Apple Music’s free three-month trial, which began when the service launched on June 30, is winding down for those who signed up on day one. Now it’s time to decide whether Apple deserves your monthly payment, or if you should return to the streaming service you abandoned for the last three months with your head hung low in shame.
For some, the decision was made shortly after the trial began, when iCloud Music Library ran roughshod over carefully curated iTunes catalogs. For others, the marriage of purchased tracks with streaming ones is the ultimate music solution. There were some early bugs that have been mostly worked out, and three months in, it’s time to decide whether to pay up or split.
So, let’s break down the pros and cons of subscribing to Apple Music versus another streaming service.
How Apple Music stacks up to its rivals
There are several music-streaming apps on the market with a variety of features at different price points. You don’t get a whole lot for no money—and you’ll certainly get an ad-supported service in exchange for free listening—but some services have free tiers if your monthly budget is tight. Or if you want to go big, $19.99 per month will get you a high-fidelity audio subscription (and Prince albums) on Tidal.
Here’s a handy chart we created to show you where Apple lands in this ecosystem. (Just click it to enlarge.)
Apple Music’s advantages
Siri integration: No other music-streaming app can compete with Apple on its home turf when it comes to service integration, at least not until Apple opens Siri up to third-party applications (and there’s no evidence that will happen anytime soon). And using a personal assistant to do the heavy lifting (or endless tapping) for you in Apple Music makes the app’s sometimes confusing user interface, like options buried in menus behind tabs, easier to bypass. Just tell Siri what you want to do and she can help. Here’s a complete list of how Siri can make navigating Apple Music a breeze.
Human-curated playlists: Apple Music’s precise playlists struck a chord with listeners because they’re created by real people. That means instead of algorithms detecting songs that mention the word “summer” for a beachy playlist, you get curated tunes that evoke the spirit of summer. There’s a playlist for every mood and activity, though Apple could make finding them a little easier.
Discovery: I don’t know about anyone else, but I’ve discovered more new music with Apple Music in the last three months than ever before due to two features: the For You tab and the live radio station Beats 1. For You recommends albums and playlists to me based on what I’ve listened to and liked in the past, and it’s often scary how on point those recommendations have been. I had no expectations for Beats 1, though Apple bet big on the station with three big hires from the radio world, and even if it’s not always my cup of tea, I usually hear songs I would’ve never found on my own and end up loving them. I first heard one of my favorite songs this summer, Jack Garratt’s “Weathered,” on Zane Lowe’s show in the station’s early days. Beats 1 is something no other service offers, and it’s a huge selling point (though you can also listen for free if you give up your subscription).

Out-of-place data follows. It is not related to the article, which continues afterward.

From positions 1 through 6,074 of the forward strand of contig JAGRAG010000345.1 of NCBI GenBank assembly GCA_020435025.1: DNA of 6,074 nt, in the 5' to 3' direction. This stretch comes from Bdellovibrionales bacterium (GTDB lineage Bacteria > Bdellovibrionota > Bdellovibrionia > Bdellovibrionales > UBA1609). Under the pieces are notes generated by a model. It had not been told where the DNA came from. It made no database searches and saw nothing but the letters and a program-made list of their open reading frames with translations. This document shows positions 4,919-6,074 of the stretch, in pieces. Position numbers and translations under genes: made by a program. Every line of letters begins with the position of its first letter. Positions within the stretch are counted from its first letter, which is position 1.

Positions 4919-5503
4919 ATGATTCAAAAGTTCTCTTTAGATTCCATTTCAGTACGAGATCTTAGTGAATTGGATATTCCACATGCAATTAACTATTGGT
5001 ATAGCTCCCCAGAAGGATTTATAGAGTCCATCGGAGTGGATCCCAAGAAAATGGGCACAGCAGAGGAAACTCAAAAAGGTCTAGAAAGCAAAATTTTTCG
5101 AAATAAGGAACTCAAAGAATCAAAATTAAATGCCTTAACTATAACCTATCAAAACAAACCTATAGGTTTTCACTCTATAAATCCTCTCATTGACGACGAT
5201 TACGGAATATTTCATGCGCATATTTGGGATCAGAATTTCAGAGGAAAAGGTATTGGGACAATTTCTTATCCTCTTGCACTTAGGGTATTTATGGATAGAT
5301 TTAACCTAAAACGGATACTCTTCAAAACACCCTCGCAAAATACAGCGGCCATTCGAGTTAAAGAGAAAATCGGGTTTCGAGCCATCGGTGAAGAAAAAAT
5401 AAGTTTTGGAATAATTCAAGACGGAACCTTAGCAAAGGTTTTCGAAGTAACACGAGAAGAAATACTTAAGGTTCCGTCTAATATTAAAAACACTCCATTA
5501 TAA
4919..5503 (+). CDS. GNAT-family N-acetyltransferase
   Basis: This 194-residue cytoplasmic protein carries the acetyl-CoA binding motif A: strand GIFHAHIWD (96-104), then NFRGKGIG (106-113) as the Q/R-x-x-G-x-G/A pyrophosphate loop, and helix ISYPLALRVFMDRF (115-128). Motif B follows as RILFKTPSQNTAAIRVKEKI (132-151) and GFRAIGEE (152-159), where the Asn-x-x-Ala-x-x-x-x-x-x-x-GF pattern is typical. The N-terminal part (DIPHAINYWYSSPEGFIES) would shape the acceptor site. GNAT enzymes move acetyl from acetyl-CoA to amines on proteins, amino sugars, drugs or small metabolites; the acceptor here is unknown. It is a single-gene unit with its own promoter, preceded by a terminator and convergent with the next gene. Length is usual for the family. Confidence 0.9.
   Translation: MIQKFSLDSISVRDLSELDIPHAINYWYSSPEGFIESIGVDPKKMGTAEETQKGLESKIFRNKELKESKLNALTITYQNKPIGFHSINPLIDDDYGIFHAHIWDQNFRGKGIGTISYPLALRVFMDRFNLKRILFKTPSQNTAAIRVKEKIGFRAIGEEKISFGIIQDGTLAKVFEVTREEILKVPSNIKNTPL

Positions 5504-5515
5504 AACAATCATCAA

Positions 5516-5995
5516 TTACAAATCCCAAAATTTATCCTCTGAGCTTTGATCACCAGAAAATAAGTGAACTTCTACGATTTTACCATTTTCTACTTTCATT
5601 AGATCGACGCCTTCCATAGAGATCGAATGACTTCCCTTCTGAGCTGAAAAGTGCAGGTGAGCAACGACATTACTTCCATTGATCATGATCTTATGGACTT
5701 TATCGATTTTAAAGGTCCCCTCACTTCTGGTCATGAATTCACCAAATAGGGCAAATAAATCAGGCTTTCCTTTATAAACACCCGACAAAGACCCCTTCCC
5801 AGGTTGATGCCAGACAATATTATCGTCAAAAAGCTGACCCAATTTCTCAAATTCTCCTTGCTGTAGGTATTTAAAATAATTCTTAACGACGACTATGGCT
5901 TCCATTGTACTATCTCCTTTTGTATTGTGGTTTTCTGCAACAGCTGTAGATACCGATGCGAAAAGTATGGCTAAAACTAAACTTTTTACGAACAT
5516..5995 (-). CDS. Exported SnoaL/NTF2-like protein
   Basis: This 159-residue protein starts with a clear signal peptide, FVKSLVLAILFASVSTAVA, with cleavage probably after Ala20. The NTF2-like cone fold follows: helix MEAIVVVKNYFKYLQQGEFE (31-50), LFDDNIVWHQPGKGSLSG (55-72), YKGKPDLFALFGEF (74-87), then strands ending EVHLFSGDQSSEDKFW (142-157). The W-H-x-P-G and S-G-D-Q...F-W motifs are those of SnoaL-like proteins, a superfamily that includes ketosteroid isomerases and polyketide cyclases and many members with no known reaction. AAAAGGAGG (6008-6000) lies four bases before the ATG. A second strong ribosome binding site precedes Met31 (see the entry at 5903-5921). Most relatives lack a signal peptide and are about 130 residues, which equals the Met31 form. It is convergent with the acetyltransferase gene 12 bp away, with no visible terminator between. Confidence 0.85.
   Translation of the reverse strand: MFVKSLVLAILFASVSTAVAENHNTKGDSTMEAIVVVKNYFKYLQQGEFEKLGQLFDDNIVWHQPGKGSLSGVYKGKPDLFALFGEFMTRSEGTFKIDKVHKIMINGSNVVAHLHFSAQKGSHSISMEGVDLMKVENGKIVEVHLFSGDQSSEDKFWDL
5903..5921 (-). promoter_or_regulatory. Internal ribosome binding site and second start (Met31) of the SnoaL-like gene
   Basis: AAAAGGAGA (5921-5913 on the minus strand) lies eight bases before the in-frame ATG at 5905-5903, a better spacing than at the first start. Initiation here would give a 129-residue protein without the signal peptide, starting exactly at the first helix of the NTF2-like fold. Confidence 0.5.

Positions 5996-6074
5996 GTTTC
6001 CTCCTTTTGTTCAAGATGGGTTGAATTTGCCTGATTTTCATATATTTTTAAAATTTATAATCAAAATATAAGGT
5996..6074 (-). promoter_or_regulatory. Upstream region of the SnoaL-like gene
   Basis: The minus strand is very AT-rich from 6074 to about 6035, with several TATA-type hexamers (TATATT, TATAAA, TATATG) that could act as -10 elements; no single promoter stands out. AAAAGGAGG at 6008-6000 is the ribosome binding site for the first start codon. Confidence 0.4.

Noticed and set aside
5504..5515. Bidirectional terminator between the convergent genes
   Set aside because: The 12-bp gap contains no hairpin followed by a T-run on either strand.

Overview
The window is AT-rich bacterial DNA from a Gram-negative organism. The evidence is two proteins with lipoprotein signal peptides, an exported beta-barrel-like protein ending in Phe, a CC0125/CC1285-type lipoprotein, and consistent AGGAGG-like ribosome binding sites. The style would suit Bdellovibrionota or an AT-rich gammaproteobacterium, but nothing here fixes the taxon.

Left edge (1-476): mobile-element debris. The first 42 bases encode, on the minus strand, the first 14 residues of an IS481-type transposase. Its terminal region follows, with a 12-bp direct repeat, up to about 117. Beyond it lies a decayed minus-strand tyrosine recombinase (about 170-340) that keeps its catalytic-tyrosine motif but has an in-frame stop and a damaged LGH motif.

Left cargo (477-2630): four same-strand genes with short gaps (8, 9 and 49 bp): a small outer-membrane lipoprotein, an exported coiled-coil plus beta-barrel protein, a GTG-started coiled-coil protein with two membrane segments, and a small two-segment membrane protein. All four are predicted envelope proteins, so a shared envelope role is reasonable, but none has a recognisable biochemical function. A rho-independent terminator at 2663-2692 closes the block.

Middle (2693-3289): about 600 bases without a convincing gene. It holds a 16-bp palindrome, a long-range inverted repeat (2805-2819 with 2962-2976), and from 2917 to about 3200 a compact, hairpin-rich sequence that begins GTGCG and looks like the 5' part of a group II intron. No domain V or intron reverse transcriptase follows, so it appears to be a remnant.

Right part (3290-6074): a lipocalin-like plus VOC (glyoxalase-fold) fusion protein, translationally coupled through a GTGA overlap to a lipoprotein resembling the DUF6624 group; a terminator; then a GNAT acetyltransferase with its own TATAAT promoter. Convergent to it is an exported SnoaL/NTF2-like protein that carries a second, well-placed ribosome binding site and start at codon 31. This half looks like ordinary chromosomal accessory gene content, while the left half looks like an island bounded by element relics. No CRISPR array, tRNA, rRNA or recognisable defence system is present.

User interface needs work: Apple Music’s options can be a little confusing sometimes, though the app has definitely improved in iOS 9. Little bugs like needing to add a song to My Music before being able to add it to a playlist have largely gone away, in my experience, and now you can actually tap on an artist’s name when looking at an album or a song and navigate to the artist’s page. These are small tweaks, but meaningful ones that should’ve been in place from day one.
Apple isn’t good at cloud services: This is a refrain I’ve heard often since Apple Music launched, and the kerfuffle over iCloud Music Library and iTunes Match DRM wreaking havoc on some users’ libraries proved that Apple has some work to do. We won’t even get into the history of .Mac and MobileMe, but suffice it to say that the company has a long, tumultuous relationship with the cloud. And when iCloud services go down, as they sometimes do, there goes your ability to stream music.
Lacks a free tier: If you don’t have $9.99 a month, you can’t use the bulk of Apple Music’s features, not even if you agree to listen to ads. Apple is bypassing the freemium model that worked well for Spotify and Rdio, likely because record labels aren’t a fan of letting people listen to music for free even if ads are part of the deal. For some listeners, that’s a dealbreaker. You can still listen to Beats 1 and select ad-supported radio stations, and see content that artists share via Connect, but it’s not the on-demand with ads you’ve come to expect from other services (though that appears to be a dying model).
Pro for some, con for others
Apple Music sprang forth from iTunes, which means three things for you:
- The app is built in at the OS-level so it has benefits no other streaming service can offer (Siri integration, for example)
- It unites your purchased music with streaming tunes in one spot
- If iTunes annoys the hell out of you, Apple Music will not make it better
Some users prefer to keep their MP3s and their streaming libraries separate. Others like to live on the edge. And let’s not forget an entire generation of music lovers are growing up streaming, not buying, the tunes they love, and for whom mingling two libraries doesn’t matter.
The Macworld staff will share our decisions tomorrow, but we want to hear from you: Are you sticking with Apple Music, or picking a different service? Tell us why.
This story, "Apple Music trials come to an end: Should you pay to stay?" was originally published by Macworld.